This is going to be a little random, but I am grateful to Adrienne Flynn, my long-time friend, sister journalist, and now University of Maryland journalism professor, for asking me what I think journalism students should be learning these days.
Away from academia, these centipede legs sometimes take me on a run, when what I really need is to pause and think. And reflect.
So I did.
Anyone can be a publisher. Everyone is a publisher. Whether you blog or Twitter or update your Facebook status, or just text or email, we all publish news many times a day. And it’s accurate and fast. When Spain won the World Cup, Twitter beat the New York Times email alert by 15 minutes – an eon in ADD Twitter years.
Each day, people take and publish millions (or is it billions) of pictures from cell phones, not because they are paid to, but because they love to and are passionate about it. (amateur=love) Facebook edged out everyone else to become the biggest photo upload site in the world, and that was how many years ago?
Everyone can be a broadcaster, by uploading video to YouTube, live-streaming video with UStream or going two-way interactive with live video and live, commenting audience on Kyte. That my Nokia cell phone could stream live video to the web was a big deal in 2008. Today? Not so much.
Everyone can find information. First there is Google, where you can find out what people did say, and now, the second-biggest search engine is Twitter, where you can find out what people are saying about any topic at this very moment, everywhere in the world.
When all the world’s a publisher, there is no such thing as meaningful market share. I am typical: I go to 19 different places for my news every day. I am fickle. I follow shiny objects, not big, grey, pulpy lumps.
So what can make news organizations or journalists special when everyone can (and is) doing it?
Journalists have access to people and hidden information. They can put it in context, make it understandable and curate the flotsam and jetsam into a meaningful exhibit that helps people understand and make better decisions.
Journalists have special access to people and policy makers. Journalists can pose questions to policy makers, and they can — via live web casting — share that access with the community.
Think about the folks who hang out in city council chambers for hours, waiting for the “public comment” section in the end. What if you could give that access to people on a periodic basis? Often, normal mortals ask the most penetrating questions. I’ve found that policy makers agree to participate in the online “town halls” when a journalist is involved.
Journalists can find things that are not on Google. Important things. Like the HTML feed for 311 calls or the PDFs of a city council measure explaining how ADA money will fund new sidewalks in a run-down part of town, or the scanned and PDF’d copies of each council person’s expense account. All those things are online at City Hall or somewhere, but otherwise invisible. (See Deep or Dark Web )
Journalists can find those things, put them online in context, in a visually comprehensible framework, and create people-magnets.
Don’t you want to go to the map and zoom in on your block and see what people are calling 311 about, or how fast the city fixes things, or how that compares with other places?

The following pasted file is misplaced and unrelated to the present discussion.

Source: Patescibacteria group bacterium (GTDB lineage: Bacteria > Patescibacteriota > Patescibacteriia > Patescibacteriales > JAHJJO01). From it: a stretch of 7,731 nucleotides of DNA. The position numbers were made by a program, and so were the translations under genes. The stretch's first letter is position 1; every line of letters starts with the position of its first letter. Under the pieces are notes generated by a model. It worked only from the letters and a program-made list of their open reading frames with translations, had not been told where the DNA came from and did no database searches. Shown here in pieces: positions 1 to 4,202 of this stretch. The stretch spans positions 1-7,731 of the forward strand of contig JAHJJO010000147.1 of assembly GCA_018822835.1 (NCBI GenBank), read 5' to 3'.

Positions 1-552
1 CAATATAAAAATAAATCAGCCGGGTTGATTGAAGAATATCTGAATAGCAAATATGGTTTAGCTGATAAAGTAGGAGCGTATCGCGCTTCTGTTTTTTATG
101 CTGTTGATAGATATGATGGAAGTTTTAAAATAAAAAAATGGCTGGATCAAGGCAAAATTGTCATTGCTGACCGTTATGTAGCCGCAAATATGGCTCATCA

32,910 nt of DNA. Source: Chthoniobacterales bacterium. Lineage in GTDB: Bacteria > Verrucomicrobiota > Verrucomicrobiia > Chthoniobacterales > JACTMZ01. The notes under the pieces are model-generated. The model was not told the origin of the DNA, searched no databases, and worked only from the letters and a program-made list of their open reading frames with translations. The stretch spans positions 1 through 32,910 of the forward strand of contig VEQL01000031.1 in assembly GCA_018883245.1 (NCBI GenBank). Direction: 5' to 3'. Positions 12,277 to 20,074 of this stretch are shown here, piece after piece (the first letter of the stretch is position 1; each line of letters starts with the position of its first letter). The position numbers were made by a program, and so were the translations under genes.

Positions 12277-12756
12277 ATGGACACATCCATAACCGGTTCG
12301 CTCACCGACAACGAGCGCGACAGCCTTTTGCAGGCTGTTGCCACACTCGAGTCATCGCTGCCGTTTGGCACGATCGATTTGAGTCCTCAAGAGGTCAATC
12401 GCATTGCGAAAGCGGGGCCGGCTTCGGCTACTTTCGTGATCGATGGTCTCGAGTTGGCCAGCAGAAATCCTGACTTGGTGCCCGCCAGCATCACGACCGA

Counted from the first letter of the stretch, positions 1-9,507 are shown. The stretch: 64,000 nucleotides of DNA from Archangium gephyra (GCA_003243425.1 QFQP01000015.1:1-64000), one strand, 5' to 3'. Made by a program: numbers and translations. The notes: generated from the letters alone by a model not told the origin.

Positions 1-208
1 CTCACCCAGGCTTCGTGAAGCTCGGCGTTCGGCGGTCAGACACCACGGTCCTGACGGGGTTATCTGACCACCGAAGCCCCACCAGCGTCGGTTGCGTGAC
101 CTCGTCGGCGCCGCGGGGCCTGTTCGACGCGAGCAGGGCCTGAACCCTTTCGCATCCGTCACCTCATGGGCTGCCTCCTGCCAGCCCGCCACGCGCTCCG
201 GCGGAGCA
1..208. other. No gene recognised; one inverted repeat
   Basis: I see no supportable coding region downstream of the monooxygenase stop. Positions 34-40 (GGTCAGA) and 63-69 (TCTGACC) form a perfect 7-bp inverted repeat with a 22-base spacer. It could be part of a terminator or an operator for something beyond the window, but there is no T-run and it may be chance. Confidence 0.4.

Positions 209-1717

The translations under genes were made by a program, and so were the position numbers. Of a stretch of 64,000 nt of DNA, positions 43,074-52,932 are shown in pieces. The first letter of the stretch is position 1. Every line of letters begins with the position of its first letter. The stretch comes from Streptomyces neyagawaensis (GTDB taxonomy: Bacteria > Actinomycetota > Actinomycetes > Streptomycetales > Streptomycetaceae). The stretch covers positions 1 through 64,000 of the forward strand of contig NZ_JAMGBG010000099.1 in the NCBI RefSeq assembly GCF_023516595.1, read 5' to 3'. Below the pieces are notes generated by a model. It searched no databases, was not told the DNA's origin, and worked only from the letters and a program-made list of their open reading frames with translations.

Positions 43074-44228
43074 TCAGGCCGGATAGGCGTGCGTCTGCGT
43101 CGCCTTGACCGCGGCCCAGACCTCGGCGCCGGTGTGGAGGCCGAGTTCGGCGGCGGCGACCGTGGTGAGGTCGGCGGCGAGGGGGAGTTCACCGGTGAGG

Don’t you want to scour your council person’s or congress person’s expense account and see where the hell they went and what they claimed they spent and compare it to their peers’ expenses?
Don’t you want to be able go back to the part of the video in the public meeting where the developer told the neighborhood association that his high-rise would have friendly, street-level retail shops, and not a high wall that screams “Keep Away?”
When it comes to data, journalists can decide which bits and bytes to turn into eye candy to help the people formerly known as the audience examine it from all sides. I collect links to examples of data visualization, and love this video of “Gapminder” data visualization software.
And then the journalists can help people annotate the information with their own stories. And they can put it in context so we know whether it is big or small, red or green, unusual or normal.
So the students need to be in newsrooms and bureaus to brainstorm and to feed off of each other and learn from you.
Teaching them to be mere news and photo and video publishers is too pedestrian. Everyone’s doing it.
They need to be archaeologists and artists, collectors and curators.
Give each of them a shovel and a crap detector (thank you Howard Rheingold!).
Tell them to dig until they find something that you don’t get on a simple Google search.
When they come up with something, tell them to examine it, and then write about it and weave a solid backbone of context around it, then make it visually understandable.
Then you curate it: Is it good enough for this most amazing exhibition?
And when it is good enough, then you put it to the people (journalists’ best co-conspirators) and say, “What do you think? Can you help us fill in the rest of this picture?”
Then you say to the policymakers, “These people raised some interesting questions.” And you give people access to ask their questions of the policy makers. So the community can be informed and people can make better choices.
I was going to add, “and Democracy will be safe,” but I don’t want to go out on a limb.
I have no idea if this is comprehensible or if it helps. But it is where I am going.
“Whatever you do, or dream you can, begin it. Boldness has genius and power and magic in it.”
~Johann Wolfgang von Goethe